In fact, the Court’s decisions in Burwell v. Hobby Lobby and Harris v. Quinn conform to an established pattern for the Roberts Court. It’s generally a two-step process: in confronting a politically charged issue, the court first decides a case in a “narrow” way, but then uses that decision as a precedent to move in a more dramatic, conservative direction in a subsequent case.
Little Sisters of the Poor, an organization of Catholic nuns, and several other religious nonprofits have also sued against the contraception mandate even though they qualify for the accommodation, because they believe it does not do enough to separate them from the act of covering birth control. The accommodation says religious nonprofits can fill out a form directing a third-party insurer to pay for the coverage instead of the objecting employer, but the religious groups argue that even filling out a form violates their beliefs.
Alito deliberately left the door open for a ruling either way on the merits of the religious accommodation. "We do not decide today whether an approach of this type complies with [the Religious Freedom Restoration Act] for purposes of all religious claims," Alito wrote. "At a minimum, however, it does not impinge on the plaintiffs’ religious belief that providing insurance coverage for the contraceptives at issue here violates their religion, and it serves HHS’s stated interests equally well."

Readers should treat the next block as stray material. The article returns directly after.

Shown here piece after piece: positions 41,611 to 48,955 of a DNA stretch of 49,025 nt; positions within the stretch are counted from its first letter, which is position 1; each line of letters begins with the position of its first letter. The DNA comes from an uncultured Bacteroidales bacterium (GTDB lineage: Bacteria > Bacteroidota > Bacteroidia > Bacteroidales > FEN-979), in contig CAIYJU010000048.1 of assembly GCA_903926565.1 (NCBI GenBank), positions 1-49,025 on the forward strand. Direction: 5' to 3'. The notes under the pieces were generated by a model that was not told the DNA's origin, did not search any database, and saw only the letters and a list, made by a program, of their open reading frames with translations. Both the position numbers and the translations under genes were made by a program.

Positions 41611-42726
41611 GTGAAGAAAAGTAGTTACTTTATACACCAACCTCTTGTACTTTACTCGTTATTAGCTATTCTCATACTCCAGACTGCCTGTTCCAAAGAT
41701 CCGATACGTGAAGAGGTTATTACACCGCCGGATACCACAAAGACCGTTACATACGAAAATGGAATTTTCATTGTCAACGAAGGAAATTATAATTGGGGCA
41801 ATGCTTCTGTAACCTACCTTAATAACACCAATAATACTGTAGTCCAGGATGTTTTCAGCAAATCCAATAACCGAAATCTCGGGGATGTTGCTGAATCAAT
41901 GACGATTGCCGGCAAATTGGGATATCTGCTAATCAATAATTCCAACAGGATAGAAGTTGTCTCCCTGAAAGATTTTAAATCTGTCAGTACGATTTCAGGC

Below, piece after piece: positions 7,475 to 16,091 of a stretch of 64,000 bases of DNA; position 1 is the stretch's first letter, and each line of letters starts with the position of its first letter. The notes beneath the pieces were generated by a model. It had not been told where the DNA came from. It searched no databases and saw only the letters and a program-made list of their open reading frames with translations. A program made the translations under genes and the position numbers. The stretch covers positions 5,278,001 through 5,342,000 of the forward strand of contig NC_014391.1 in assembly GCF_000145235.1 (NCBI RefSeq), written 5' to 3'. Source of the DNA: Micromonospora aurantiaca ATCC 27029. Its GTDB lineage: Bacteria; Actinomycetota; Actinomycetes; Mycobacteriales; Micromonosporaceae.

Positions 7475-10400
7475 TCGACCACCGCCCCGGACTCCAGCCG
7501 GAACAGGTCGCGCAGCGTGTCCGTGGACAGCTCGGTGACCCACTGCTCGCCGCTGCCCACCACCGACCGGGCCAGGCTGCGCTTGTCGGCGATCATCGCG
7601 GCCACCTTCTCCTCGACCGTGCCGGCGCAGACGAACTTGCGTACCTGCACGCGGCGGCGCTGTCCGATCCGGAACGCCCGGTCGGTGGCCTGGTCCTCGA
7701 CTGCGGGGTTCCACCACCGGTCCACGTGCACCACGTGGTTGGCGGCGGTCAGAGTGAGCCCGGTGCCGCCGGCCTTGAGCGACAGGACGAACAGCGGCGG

But Kennedy, who would likely be the swing vote in a future ruling in the Little Sisters case, indicated in his concurring opinion on Monday that he would be more sympathetic to the administration han the religious groups on that particular debate.
Though many Americans consider pregnancy prevention a compelling enough public health justification to cover the cost of such contraceptives, the ramifications of the Supreme Court's decision could also affect women who use birth control for other medical reasons.* MEN, YOU"RE OK: Many have asked, what about vasectomies and Viagra, a procedure and pill directly and indirectly related to reproduction. Sex IS only for procreation, right? Some churches' doctrine looks askance at tubal ligations for women, for example. Says here that Hobby Lobby continues to cover vasectomies and treatment for erectile dysfunction (presumably including for unmarried men.)
In 2011, the Guttmacher Institute estimated that roughly 14 percent of birth control users rely on birth control exclusively for non-contraceptive purposes. Some 1.5 million women use birth control to help with medical issues such as ovarian cancer, ovarian cysts, endometriosis and endometrial cancer.
Guttmacher also found that more than 58 percent of all birth control users cite other medical issues in addition to pregnancy prevention, listing reasons such as reducing cramps or menstrual pain, preventing migraines and other menstruation side effects, and treating acne.